UPDATED – Linda from My Barbados Blog chimes in…
“The BTA (Barbados Tourism Authority) spent $40 million to attract Americans, and the campaign failed. They could have paid me a cool million to give them some advice. If anyone over at BTA reads this, drop me an e-mail.”
Linda is not kidding… our fellow blogger at My Barbados Blog runs a very successful travel agency in the USA – so she knows what Americans want in a vacation and who of her clientel travel to Barbados. In response to Adrian Loveridge’s letter below, Linda has written a major article at her blog (link here).
After reading Linda’s article, it sounds as if no one at the Barbados Tourism Authority has any clue about marketing Barbados to Americans. Forty million dollars just shot to h*ll.
In the following letter to the editor, Adrian Loveridge makes a good point… Barbados is subsidizing each airline seat with $300 of taxpayers’ money, and we still can’t fill those airplanes. Last year, the Barbados Tourism Authority spent US$40 Million Dollars in a failed bid to attract US tourists.
What’s going wrong?
We don’t know, and neither does Mr. Loveridge appear to have the answer – but at least he’s naming the problem, which is more than the Barbados Tourism Authority is doing with its “everything is fine” message.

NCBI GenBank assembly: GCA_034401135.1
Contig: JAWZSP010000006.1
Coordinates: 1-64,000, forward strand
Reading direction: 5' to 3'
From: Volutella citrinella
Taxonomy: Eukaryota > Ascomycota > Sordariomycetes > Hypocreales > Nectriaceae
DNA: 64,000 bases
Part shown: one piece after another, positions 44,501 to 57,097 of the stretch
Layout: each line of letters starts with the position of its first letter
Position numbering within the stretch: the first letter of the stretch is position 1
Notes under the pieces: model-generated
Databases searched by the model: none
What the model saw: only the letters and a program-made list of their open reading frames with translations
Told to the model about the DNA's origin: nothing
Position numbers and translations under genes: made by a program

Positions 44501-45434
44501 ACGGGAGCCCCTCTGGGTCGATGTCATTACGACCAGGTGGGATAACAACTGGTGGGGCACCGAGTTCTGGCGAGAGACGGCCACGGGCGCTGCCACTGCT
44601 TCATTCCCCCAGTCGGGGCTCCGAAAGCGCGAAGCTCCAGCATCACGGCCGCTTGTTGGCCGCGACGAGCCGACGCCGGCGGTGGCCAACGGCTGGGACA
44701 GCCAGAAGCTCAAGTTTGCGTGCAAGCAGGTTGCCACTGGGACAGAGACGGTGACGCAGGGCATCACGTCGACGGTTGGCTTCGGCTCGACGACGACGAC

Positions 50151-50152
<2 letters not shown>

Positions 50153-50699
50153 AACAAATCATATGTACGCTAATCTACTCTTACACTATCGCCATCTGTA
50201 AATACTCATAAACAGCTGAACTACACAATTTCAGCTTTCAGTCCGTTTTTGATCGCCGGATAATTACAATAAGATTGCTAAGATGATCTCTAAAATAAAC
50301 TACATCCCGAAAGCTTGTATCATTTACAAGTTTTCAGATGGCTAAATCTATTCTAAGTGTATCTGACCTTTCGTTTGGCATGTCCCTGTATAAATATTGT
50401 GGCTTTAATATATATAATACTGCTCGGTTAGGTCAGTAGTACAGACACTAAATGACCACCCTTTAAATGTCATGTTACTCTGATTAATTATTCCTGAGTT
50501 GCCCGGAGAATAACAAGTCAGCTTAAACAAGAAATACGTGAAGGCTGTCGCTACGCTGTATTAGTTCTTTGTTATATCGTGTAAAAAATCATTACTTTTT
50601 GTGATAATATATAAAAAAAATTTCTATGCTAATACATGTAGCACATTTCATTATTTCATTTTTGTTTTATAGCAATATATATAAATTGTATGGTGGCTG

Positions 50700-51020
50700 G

Something must fundamentally wrong with the marketing of Barbados in North America.
‘We’ were not able to sustain a single weekly flight of the United States fifth richest state, New Jersey, operated by Continental Airlines.
Flights to both Charlotte and Philadelphia operated by US Airways have been severely reduced.
And now the latest blow is the cessation of the Trinidad-Barbados-Washington service by BWIA or the new company that is set to replace it come 1st January 2007.
In all cases these routes were operated by smaller aircraft, Boeing 737’s, Airbus 319’s and the occasional Airbus 320.
120 seats or less!
Deduct the accepted level of visiting friends and relatives estimated at 25% of our total long stay visitor arrival numbers, plus another 10 plus per cent that are connecting on flights to Barbados’s neighbours, we are then only really looking for around 80 passengers per flight for these aircraft to operate to capacity.
Put another way, if the economic break-even level for revenue passengers is 50 per cent, that number is reduced to just 36.
I cannot believe that of our four largest markets, with the United States receiving the second largest proportion of the BDS$80 million (US$40 million) spent by the Barbados Tourism Authority last year, we cannot ‘find’ these relatively insignificant numbers.
And it isn’t as if ‘we’ have to compete with our neighbours on equal pricing. Currently the Best of Barbados programme is using taxpayer’s monies to subsidise each and everyone booking a package by US$300.
So, even with selling the ‘product’ below cost, we simply seem incapable of sustaining desirable airlift.
It must now be apparent even to those wearing the most rose-tinted glasses that ‘our’ marketing strategy in North America is simply not working and must be dramatically re-visited.
22 September 2006